On 24 March 2020 Prime Minister Scott Morrison announced new nationwide restrictions which included a ban on auction houses and open house inspections in an effort to flatten the coronavirus curve. Whilst the impact of this restriction on the real estate industry is obvious, given that a lot of real estate sales involve auctions and open house inspections, the impact of this restriction on the justice system may not come to mind immediately.
The enforcement of a Property (Seizure and Sale) Order (PSSO) in Western Australia (and its interstate equivalents) is one aspect of the justice system that will need to adapt to and work around the restriction.
What is a Property (Seizure and Sale) Order?
In Western Australia, a party with a judgment in their favour can make an application to the Court for a PSSO. A PSSO can be registered on the judgment debtor’s property and allows the judgment creditor to sell the property to wholly or partially satisfy the judgment debt.
Impact on the enforcement process
Due to the nature of the order and the fact that property is being sold against the judgment debtor’s will, sales of property under PSSOs must occur by public auction arranged by the Sheriff unless otherwise ordered by the Court. Physical auctions would traditionally be held but given the ban on auction houses, this will have to change.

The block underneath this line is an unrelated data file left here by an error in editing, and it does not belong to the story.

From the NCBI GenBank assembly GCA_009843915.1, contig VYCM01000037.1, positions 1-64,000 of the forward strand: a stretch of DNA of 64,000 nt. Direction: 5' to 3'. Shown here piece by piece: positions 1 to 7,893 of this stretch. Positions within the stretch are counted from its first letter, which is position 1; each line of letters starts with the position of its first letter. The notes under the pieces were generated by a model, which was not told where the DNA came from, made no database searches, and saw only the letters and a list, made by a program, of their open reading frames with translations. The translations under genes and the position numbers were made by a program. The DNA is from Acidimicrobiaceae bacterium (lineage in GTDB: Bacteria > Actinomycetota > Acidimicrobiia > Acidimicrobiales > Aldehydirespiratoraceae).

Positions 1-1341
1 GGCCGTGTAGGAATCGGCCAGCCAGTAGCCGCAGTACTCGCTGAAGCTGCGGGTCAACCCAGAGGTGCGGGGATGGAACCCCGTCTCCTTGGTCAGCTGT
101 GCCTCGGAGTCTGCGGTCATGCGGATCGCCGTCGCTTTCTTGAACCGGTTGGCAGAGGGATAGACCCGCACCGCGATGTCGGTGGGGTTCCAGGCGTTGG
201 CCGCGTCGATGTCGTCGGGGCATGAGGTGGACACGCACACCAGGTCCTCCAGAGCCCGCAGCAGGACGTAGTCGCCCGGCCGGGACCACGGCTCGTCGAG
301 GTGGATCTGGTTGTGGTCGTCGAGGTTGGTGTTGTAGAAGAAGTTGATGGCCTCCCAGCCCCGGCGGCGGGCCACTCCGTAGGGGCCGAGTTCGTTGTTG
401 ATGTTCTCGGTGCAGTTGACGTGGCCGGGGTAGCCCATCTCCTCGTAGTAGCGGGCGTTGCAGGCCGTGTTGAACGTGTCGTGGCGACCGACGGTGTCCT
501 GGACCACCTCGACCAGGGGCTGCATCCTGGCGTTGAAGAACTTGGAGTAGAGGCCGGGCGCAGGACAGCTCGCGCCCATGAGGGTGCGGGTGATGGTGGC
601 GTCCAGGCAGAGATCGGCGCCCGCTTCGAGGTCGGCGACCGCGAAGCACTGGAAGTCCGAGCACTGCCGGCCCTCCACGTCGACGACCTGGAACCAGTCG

Nonetheless, it is highly unlikely to halt the enforcement of PSSOs altogether. The real estate industry appears to cope with the restriction well by being innovative and having auctions online and over the phone. It is likely the Sheriff’s office will be doing the same.
Another aspect of enforcing PSSOs that may see a change as a consequence of Covid-19 restrictions more generally is applications for orders suspending the enforcement of PSSOs.
Judgment debtors can apply for a suspension order to suspend the enforcement of Court orders such as a PSSO. Under normal circumstances, judgment debtors will have to show special circumstances to support a stay in enforcing a PSSO. Special circumstances include financial circumstances or the judgment is being appealed.
Given the sweeping nationwide restrictions imposed, many businesses have been ordered to close or limit trading, resulting in employees being laid off. Whilst the government has introduced economic stimulus packages to assist with the individuals and businesses, they may not be enough to pay off debts. This will be a relevant consideration for the Courts in determining whether there are special circumstances warranting the grant of a suspension order.
It will be interesting to see whether applications for suspension orders would increase as a result of the economic consequences of Covid-19 restrictions.
HHG Legal Group can assist
For over 100 years HHG Legal Group has been proudly serving Western Australian families, business and individuals. Never before has the State seen such a crippling time for many small businesses and individuals and we are committed to supporting the communities in which we operate.
If you require legal advice or representation in recovering or disputing a debt we are offering unprecedented fees for initial consultations (video, phone or safely-spaced, face-to-face). If you require some assistance please call us on 1800 609 945 or fill in an online form and we’ll call you back.